Tested the hypothesis that the experiences that a child has with rhyme before he/she goes to school might have an effect on later success in learning to read and write. Two experimental situations were used: a longitudinal study and an intensive training program in sound categorization or other forms of categorization. 368 children's skills at sound categorization were measured before they started to read and then related to their progress in reading, spelling, and mathematics over 4 yrs. At the end of initial testing and during the 4 yrs Ss' IQ, reading, spelling, and mathematical abilities were tested. There were high correlations between initial sound categorization scores and Ss' reading and spelling over 3 yrs. At the onset of study, 65 Ss who could not read and had low sound-categorization skills were divided into 4 groups. Two received 2 yrs of training in categorizing sounds. Group 1 was taught that the same word shared common beginning, middle, and end sounds with other words and could be categorized in different ways. Group 2 was also taught how each common sound was represented by a letter of the alphabet. The other groups served as controls. Group 3 was taught only that the same word could be classified in several ways. At the end of training, Group 1 was ahead of Group 3 and Group 2 was ahead of Group 1 in reading and spelling. This suggests that training in sound categorization is more effective when it also involves an explicit connection with the alphabet. Results support the hypothesis. (5 ref) (PsycINFO Database Record (c) 2012 APA, all rights reserved)
This paper reports the results from a study investigating the level of phonological sensitivity, letter knowledge and reading ability of two groups of children between the ages of 5 and 7 years. One group of children were identified as being fluent readers at the age of 5 years, before they had begun school. These children were paired with a group of children of the same age and vocabulary development but who were not yet reading. The performance of the two groups of children on the tasks measuring phonological sensitivity confirmed the view of Stanovich (1986, 1992) that phonological sensitivity lies on a continuum from shallow to deep. Shallow levels of phonological sensitivity, tapped by rhyming tasks, seem to be necessary for reading to progress whereas deeper levels of sensitivity develop later and have a more reciprocal relationship to reading progress.
Morton, Marcus, and Frankish (1976) defined “perceptual center,” or “P-center,” as a neutral term to describe that which is regular in a perceptually regular sequence of speech sounds. This paper describes a paradigm for the determination of P-center location and the effect of various acoustic parameters on empirically determined P-center locations. It is shown that P-center location is affected by both initial consonant duration and, secondarily, subsequent vowel and consonant duration. A simple two-parameter model involving the duration of the whole stimulus is developed and gives good performance in predicting P-center location. The application of this model to continuous speech is demonstrated. It is suggested that there is little value in attempting to determine any single acoustic or articulatory correlate of P-center location, or in attempting to define P-center location absolutely in time. Rather, these results indicate that P-centers are a property of the whole stimulus and reflect properties of both the production and perception of speech.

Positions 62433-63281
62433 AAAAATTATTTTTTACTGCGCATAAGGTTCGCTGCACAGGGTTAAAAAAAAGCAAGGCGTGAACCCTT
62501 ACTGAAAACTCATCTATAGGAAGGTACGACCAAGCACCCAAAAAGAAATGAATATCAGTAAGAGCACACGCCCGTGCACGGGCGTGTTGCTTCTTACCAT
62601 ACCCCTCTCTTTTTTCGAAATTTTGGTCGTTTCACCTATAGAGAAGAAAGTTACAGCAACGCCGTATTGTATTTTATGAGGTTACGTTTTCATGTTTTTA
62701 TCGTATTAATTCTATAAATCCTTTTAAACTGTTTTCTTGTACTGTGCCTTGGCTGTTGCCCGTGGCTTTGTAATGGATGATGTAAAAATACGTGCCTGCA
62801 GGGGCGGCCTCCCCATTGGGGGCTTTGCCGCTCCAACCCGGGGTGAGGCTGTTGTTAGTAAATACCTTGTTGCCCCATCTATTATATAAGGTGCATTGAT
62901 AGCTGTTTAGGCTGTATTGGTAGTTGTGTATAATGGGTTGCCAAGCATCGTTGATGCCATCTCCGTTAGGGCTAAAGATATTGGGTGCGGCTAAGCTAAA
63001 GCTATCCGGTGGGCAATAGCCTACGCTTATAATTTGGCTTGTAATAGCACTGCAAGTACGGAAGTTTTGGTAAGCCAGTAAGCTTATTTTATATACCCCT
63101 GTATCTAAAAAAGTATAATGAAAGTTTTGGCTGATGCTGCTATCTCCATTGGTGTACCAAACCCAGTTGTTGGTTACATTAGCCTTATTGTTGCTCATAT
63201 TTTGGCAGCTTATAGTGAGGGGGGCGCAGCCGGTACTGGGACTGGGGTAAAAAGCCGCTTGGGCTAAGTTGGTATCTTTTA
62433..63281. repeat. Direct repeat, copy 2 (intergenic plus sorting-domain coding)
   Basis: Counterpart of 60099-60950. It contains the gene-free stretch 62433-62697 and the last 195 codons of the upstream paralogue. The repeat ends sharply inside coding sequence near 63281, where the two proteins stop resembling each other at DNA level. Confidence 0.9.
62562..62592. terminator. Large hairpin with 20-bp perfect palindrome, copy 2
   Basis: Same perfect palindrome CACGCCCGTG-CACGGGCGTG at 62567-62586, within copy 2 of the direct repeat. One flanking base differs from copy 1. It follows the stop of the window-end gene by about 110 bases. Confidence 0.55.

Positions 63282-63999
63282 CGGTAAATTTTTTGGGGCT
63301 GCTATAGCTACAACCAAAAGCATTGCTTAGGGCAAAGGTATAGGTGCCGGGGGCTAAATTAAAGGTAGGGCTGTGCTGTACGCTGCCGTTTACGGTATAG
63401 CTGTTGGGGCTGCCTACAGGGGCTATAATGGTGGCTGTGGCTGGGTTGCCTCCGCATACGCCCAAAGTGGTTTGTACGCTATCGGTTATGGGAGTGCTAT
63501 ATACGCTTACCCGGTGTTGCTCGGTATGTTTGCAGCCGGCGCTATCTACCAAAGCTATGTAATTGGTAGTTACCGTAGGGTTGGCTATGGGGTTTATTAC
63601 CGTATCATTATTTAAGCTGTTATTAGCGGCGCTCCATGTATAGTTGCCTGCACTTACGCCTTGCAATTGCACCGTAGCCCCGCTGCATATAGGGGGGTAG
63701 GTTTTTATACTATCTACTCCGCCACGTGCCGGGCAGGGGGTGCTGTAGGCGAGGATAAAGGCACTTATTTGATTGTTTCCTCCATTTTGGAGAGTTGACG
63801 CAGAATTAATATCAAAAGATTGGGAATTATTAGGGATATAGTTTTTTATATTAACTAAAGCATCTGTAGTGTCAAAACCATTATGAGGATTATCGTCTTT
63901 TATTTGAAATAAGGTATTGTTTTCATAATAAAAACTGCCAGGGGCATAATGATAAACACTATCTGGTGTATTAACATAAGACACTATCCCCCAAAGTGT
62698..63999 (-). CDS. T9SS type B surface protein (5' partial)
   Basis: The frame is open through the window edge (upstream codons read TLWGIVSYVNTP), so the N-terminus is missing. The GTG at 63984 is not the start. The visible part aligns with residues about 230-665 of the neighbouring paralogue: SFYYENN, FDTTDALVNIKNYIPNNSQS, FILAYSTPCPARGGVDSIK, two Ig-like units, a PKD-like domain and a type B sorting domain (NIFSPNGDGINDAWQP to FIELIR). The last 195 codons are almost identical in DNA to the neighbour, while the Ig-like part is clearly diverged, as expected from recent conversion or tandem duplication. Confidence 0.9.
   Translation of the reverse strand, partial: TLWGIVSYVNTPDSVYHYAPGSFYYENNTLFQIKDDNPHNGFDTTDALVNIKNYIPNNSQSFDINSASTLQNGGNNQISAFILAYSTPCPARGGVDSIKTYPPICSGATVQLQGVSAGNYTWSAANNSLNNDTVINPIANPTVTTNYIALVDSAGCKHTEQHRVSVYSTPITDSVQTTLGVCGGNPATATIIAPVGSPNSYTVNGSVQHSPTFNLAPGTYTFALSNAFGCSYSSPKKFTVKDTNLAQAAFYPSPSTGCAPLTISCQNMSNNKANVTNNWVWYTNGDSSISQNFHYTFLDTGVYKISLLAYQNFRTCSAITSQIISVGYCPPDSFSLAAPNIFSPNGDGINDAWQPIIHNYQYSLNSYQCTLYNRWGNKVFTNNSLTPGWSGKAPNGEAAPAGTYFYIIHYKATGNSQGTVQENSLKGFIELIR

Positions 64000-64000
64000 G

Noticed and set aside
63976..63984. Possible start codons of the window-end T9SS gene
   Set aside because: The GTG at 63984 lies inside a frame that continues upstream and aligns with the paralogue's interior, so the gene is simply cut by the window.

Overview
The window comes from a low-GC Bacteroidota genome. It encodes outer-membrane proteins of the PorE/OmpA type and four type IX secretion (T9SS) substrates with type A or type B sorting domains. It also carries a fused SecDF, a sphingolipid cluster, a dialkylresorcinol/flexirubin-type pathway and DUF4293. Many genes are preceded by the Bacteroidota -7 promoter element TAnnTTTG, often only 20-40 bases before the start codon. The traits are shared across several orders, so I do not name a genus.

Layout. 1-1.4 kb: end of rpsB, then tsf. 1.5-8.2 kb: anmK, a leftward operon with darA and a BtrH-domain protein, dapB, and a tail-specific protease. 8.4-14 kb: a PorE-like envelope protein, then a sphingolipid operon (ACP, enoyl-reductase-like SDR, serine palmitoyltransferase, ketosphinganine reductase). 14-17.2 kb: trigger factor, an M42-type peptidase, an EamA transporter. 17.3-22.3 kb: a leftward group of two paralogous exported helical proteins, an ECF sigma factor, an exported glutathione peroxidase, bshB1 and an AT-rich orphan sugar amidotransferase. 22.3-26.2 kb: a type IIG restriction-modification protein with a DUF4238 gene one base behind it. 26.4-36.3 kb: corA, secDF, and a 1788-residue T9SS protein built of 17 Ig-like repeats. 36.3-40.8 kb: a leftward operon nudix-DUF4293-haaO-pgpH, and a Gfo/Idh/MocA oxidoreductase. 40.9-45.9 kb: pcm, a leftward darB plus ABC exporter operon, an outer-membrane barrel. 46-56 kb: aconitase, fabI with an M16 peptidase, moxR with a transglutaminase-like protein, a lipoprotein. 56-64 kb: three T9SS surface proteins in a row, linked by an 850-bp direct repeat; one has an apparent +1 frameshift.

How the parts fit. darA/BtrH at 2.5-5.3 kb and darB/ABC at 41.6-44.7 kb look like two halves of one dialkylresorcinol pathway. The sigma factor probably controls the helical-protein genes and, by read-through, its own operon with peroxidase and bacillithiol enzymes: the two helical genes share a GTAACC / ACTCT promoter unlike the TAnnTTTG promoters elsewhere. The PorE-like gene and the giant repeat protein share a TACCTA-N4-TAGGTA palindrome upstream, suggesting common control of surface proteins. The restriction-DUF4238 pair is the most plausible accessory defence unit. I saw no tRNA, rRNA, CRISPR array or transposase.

The perceptual onset of a musical tone can be defined as the moment in time at which the stimulus is first perceived. In the present experiments, a simple threshold model for the perceptual onset was applied. A paradigm was used in which a sequence of tones had to be adjusted in such a way that the onsets were perceived at equally spaced moments in time. In Experiment 1, the threshold model was applied in a design in which the rise times of the tones were varied. We concluded that the perceptual onsets of the tones can, indeed, be defined as the times at which the envelopes pass a relative threshold of 15 dB below the maximum level of the tones (82 dB). In Experiment 2, the maximum levels of the tones were varied from 37 to 77 dB. The results show that there is a shift in the relative threshold, but that this shift is small relative to the shift in the stimulus level. In Experiment 3, the effect of level above masked threshold on the perceptual onset was investigated in more detail by varying the level of a background noise. The results show that the relative threshold decreases with increasing level above masked threshold. The results from our experiments strongly suggest that the relative threshold is linearly dependent on the level above masked or absolute threshold and that a 7-dB increment of this level results in a 1-dB relative threshold decrement. The threshold model is compared with a current temporal integration model for the perceptual onset of tones. It is shown that our data cannot be adequately explained by temporal integration. Our experimental results suggest that adaptation of the hearing mechanism to a certain relative stimulus level is responsible for perceptual onset. The applicability of our threshold model in various realistic musical situations is discussed.